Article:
Monday, December 12, 2011

Charter schools under the microscope

Here's a spot-on editorial from the Chicago Tribune:


We're huge fans of charter schools. We want to see more of the best charter school operators come to Chicago.

But the schools and the operators have to prove their worth. They don't get a pass because they have the golden name "charter." If some don't raise the educational achievement of Chicago's children, they should be reconstituted or closed. Make room for new schools, new operators, new ideas.

Chicago Public Schools CEO Jean-Claude Brizard said Wednesday that CPS will force major changes at two underperforming charter schools, changes that ultimately could lead to closing them. A third, Chicago International Charter Schools' Basil elementary campus, will go into turnaround. That's a last-ditch option, short of closing, in which CPS replaces school leadership and staff and revamps curriculum.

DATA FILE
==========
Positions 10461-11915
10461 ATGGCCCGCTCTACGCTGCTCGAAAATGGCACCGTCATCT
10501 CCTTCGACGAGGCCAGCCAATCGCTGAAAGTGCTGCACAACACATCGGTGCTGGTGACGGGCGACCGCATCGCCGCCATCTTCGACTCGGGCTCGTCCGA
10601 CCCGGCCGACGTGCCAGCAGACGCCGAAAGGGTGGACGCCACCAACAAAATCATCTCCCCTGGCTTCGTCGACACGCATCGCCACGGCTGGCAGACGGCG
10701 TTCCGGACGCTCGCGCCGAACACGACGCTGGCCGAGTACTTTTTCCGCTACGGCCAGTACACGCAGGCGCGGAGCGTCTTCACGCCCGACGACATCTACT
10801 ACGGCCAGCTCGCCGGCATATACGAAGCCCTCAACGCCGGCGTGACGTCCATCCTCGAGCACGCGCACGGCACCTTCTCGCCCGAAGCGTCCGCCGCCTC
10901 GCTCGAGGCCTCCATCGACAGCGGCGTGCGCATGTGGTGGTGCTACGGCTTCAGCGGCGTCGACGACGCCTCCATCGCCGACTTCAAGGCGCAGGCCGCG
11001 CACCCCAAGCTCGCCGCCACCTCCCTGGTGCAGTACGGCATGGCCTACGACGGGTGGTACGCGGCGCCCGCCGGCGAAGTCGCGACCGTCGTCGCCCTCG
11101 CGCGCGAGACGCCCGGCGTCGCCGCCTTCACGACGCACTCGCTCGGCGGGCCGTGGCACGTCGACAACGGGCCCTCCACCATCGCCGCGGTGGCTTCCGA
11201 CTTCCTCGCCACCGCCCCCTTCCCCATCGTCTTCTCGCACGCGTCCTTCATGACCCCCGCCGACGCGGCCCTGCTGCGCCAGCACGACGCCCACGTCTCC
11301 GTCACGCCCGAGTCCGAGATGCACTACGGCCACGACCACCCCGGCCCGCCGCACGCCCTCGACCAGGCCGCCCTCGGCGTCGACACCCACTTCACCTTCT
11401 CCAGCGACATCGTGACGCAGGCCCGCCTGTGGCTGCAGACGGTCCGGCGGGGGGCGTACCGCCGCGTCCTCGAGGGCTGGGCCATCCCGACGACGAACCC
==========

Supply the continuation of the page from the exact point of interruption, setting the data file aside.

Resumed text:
That suggests CPS leaders understand that charters must be held to the highest performance standards.

Now, Andrew Broy, head of the Illinois Network of Charter Schools, warns about the limitations of the state charter data.

He argues that charters should be judged not on a single standardized test score, but on the trajectory of student growth over time. Broy says that 17 of 26 Chicago charter high schools showed better growth in student achievement this year than the average traditional high school.

That's great news for students and parents in those 17 schools.

And it says that students and parents in the other nine schools ought to be asking a lot of questions.


Charter schools under the microscope

As with traditional public schools, those that don't raise achievement should be reconstituted or closed.


December 2, 2011,0,812997.story

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